The fuse was lit in the early 2000s, as housing affordability quickly began to deteriorate across Australia. But the fuse is a long one, and the real damage may not be felt for another 20 or 30 years when a generational change makes itself felt across Australian society. If the predictions are right, it could be very painful.
That there is a housing affordability problem in Australia should be beyond doubt. This issue is something that ought to be separated from movements in broad housing markets – typically measured by changes in median prices of established houses – because the affordability problem is not universal. Instead, it is felt most by young families in the early stages of family formation, and who are in average income brackets, trying to enter the housing market.
Making the bomb
For these households, the last decade has seen the price of new housing escalate rapidly – well ahead of any increase in their household incomes. Driven by restrictions on new land supply, exacerbated by the rapid imposition over a few short years of increasingly usurious upfront levies, and worsened by a dysfunctional and counter-productive planning system which adds costs and delays for no measureable benefit, the cost of new housing has been forced beyond the reach of many traditional purchasers. I am not talking here about the median price based on established houses in settled areas but the cost of new land for housing at the fringe. They are quite different markets.
These younger and typically lower income households are increasingly deferring their decision to buy a home of their own, either waiting for a change in their financial circumstance or waiting for prices to fall. They may be waiting a long time because what needs to happen for prices of new housing to fall is a wholesale reform of planning regulation and infrastructure financing. In short, less bureaucracy and lower taxes. Don’t hold your breath. The Bligh Government’s recent budget offer of a $10,000 grant for any new housing purchases under $600,000 is tokenism in the broad scheme of things. Plus it’s only 6 months worth of tokenism.
For evidence of the impact of these failed policy experiments, you need look no further than the growth in the cost of new land for housing. According to the UDIA’s 2011 State of the Land Report, the cost of a typical block of land in south east Queensland has leapt from around $80,000 at the beginning of the decade to around $220,000 by 2010. That’s almost a threefold increase in price. In the Brisbane Statistical Division – which takes in surrounding local authority areas where much of the land supply is located – new lots grew from $78,000 to $215,000 but shrunk in size over that time from 705 square metres to 615 square metres, meaning the cost per square metre jumped from $111 to $350 – a 215% increase. Average weekly earnings in that time grew from $800 to $1200 – a 50% increase.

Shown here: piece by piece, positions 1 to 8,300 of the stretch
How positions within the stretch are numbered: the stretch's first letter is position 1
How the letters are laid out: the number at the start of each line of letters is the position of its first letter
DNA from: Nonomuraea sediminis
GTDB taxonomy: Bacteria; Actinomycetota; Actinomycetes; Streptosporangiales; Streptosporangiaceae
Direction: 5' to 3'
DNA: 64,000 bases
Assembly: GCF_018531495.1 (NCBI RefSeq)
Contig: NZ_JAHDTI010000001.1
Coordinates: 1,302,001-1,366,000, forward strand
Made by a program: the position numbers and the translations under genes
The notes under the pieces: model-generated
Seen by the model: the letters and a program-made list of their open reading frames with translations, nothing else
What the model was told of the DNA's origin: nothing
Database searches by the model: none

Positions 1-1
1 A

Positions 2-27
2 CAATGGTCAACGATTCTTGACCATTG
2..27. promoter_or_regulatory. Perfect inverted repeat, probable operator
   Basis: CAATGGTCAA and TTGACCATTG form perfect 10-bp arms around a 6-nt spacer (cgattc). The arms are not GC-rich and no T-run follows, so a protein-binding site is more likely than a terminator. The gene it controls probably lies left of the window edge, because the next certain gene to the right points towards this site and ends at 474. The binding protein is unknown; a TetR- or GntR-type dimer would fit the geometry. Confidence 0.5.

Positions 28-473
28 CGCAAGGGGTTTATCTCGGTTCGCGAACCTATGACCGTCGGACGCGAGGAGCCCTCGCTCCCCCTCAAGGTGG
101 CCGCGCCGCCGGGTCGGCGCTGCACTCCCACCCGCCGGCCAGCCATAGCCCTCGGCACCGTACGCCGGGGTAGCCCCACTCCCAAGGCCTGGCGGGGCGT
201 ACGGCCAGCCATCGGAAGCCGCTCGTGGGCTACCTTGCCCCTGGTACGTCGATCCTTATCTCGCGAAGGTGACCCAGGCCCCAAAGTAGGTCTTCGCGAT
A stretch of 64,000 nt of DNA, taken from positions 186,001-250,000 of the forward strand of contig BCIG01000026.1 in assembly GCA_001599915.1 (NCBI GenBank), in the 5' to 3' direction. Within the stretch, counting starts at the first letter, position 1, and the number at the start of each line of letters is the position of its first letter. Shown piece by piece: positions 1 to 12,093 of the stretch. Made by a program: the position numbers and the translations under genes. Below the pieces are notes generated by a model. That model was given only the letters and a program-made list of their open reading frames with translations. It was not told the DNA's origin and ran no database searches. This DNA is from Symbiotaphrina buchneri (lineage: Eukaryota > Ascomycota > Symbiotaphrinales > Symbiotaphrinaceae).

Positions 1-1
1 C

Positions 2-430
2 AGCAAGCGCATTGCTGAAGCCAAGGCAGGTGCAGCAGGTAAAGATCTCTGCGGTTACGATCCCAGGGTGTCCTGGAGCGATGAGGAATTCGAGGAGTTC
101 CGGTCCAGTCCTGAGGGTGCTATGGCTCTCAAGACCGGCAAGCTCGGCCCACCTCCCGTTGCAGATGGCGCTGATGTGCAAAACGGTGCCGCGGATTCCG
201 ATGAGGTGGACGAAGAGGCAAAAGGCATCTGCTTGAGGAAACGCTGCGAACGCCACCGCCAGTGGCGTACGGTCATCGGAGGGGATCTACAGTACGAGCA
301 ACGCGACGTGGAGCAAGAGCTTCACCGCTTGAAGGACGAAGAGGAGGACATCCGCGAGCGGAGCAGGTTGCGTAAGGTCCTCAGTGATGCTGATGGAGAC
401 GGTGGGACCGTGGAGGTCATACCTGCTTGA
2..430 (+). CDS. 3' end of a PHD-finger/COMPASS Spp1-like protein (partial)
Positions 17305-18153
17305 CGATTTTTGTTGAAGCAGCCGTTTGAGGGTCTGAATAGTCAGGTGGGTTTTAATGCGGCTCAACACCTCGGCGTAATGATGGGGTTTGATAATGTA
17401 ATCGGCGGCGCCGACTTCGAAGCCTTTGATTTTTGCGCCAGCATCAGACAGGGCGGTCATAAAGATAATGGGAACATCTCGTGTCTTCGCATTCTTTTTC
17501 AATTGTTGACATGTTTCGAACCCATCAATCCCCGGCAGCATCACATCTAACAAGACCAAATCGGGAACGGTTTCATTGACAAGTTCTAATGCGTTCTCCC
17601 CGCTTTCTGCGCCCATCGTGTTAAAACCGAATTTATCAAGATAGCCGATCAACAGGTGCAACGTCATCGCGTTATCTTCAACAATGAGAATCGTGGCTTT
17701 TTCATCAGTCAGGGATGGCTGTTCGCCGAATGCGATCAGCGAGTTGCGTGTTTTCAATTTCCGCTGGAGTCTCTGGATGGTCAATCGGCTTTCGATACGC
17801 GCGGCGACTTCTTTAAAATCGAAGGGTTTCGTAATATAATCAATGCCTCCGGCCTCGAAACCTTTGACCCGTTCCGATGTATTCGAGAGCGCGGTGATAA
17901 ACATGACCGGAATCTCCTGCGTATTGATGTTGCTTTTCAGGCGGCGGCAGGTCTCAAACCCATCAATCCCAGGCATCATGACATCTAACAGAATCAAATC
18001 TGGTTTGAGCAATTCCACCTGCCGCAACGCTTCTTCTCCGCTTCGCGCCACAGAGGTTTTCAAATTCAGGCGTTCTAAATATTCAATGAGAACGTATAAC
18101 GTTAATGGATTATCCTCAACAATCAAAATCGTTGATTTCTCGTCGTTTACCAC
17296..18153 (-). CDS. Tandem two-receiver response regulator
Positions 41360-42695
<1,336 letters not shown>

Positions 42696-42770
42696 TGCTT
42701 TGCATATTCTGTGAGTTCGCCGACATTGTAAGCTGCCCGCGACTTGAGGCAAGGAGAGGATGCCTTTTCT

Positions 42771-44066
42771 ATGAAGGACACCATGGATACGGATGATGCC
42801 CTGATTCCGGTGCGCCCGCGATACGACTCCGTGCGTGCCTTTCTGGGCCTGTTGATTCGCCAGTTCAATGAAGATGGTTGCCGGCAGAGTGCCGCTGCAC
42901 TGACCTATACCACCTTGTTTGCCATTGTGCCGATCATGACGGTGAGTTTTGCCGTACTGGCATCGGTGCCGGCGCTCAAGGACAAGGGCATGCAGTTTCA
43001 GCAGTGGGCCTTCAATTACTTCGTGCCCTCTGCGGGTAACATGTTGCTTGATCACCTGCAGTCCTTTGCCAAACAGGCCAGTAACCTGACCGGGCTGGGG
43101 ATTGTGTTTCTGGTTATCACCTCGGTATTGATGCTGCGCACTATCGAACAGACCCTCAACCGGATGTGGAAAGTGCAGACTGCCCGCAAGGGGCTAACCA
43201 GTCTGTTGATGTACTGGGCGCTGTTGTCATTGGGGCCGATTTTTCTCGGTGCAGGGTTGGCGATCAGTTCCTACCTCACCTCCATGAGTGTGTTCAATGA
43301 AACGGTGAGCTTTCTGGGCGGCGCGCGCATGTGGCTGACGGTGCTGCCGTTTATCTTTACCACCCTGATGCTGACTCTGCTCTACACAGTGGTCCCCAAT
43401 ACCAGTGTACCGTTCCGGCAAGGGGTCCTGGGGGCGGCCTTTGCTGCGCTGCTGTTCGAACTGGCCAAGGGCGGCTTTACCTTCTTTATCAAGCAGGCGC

There are some economists who still point the blame for high land prices at a demand side thirst for land, fuelled in part by high levels of population growth and low costs of debt. But that story ignores the underlying cost-push pressure on land, imposed directly by regulatory mechanisms. The UDIA report also identifies that the land acquisition cost itself is only $60,000 per lot for a typical city fringe subdivision. (That figure itself would be lower if there was more competition in the supply of land). But that $60,000 is doubled after taking into account the cost of preparing the land for the market (development works), then add the cost of government levies ($39,000 per lot), GST ($20,000 – which is money for the State Government remember), stamp duty and land tax and other costs, and you’re up to $200,000. A significant chunk of that $200,000 number - $39,000 in levies, $20,000 in GST, $5,200 in stamp duty and land tax, and $12,000 in finance costs – is directly attributed to government and much of it delivered in the past decade. Finance (holding) costs, for example, are directly linked to the interminable delays in getting subdivisions approved – which have gone from a number of months to several years in that space of time.